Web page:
Overcoming Pain

Why people experience chronic pain, and the power they have to de-intensify it

The Girl from Ipanema and Her Sexually Transmitted Disease

The relationship between pubic hair removal and sexually transmitted disease.

Just about now they are coming in over-the-transom to Student Health Centers in colleges and universities throughout this country. They are the newly infected, young men and women having spent Holy Week worshipping with bended knee before Bacchus, now learning that that Brazilian Bikini Wax has put them squarely between Scylla and Charybdis.

An article in last month’s edition of “Sexually Transmitted Infections” describes the relationship between pubic hair removal and the viral infection known as molluscum contagiosum. This infection was once considered to be common among those with damaged immune systems; but its incidence in the general population as a sexually transmitted disease has been increasing over the past ten years.

The authors of the article describe 30 patients who presented for treatment for sexually transmitted molluscum contagiosum; 21 had shaved their pubic hair, four had used clippers on their pubic hair, and three had waxed. Unfortunately, this sort of hair removal leaves behind small cuts and abrasions, possibly allowing for the easier spread of sexually transmitted diseases, including herpes and even hepatitis.

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However, the rise of the Brazilian look may be responsible for the sharp decline in another sexually transmitted phenomenon: the pubic louse—otherwise known as “crabs.” A report in a 2006 volume of “Sexually Transmitted Infections” notes that this once-common annoyance is becoming rather rare, perhaps to the point that the elimination of its habitat (pubic hair) may lead to the actual extinction of the pubic louse.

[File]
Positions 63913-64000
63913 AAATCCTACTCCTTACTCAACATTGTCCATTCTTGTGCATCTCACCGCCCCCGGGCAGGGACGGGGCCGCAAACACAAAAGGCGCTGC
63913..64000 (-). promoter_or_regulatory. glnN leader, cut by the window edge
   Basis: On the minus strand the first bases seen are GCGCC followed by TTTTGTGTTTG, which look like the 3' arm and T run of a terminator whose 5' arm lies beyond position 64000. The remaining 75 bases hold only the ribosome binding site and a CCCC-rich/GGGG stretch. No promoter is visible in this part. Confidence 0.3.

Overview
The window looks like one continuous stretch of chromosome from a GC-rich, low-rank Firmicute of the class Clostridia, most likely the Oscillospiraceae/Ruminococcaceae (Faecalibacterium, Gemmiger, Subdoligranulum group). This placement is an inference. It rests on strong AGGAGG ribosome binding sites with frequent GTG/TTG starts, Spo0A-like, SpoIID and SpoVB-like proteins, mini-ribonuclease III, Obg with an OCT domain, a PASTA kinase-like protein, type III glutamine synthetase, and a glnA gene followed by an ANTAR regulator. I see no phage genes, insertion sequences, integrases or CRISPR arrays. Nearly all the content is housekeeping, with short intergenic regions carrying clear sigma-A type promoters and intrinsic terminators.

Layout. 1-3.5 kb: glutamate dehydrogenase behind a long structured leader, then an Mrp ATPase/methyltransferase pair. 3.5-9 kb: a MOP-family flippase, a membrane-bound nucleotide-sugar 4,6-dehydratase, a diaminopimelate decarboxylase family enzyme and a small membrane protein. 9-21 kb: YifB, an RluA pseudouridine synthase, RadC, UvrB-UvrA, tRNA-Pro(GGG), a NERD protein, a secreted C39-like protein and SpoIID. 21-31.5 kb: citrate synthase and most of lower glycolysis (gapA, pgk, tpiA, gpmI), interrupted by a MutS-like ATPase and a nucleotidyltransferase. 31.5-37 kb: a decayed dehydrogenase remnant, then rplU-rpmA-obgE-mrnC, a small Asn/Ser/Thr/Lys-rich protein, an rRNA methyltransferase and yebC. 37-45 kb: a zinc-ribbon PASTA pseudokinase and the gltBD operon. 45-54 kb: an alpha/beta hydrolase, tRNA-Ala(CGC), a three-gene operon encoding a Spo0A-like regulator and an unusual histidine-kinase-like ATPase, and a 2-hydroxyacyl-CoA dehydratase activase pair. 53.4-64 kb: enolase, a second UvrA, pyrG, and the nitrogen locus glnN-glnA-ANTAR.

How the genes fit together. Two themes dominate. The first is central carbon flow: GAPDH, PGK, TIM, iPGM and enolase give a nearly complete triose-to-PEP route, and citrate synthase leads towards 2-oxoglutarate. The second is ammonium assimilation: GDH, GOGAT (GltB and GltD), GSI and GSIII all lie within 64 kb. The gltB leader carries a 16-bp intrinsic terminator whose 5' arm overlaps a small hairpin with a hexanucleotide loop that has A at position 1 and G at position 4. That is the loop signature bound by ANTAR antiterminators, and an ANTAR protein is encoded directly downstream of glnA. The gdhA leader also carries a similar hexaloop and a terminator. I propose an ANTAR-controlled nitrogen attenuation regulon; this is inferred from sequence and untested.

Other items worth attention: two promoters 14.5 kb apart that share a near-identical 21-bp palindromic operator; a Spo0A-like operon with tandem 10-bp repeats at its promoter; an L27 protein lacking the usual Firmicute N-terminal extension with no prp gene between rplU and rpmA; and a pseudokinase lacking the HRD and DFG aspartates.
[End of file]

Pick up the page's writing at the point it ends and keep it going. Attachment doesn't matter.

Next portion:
April is Sexually Transmitted Disease Awareness Month. It is a good time to reflect on the potentially lifetime negative impact of this public health problem: 20 million new sexually transmitted disease cases occur each year, the annual cost of treating these being $16 billion. Half of all the new cases of sexually transmitted illness are among young people. Much of the spread of disease is due to a combination of denial and ignorance.

It is important to consider the chronic pain associated with some of these illnesses. Life can be made miserable; and love can become elusive.

Talk to your doctor about safe sex. See your doctor for regular check-ups: Early treatment could prevent irreversible damage to the reproductive tract, depending on the type of sexually transmitted disease. It is about your future.

Mark Borigini, M.D., is a board-certified rheumatologist who has devoted his career to treating illnesses that cause chronic pain and disability.

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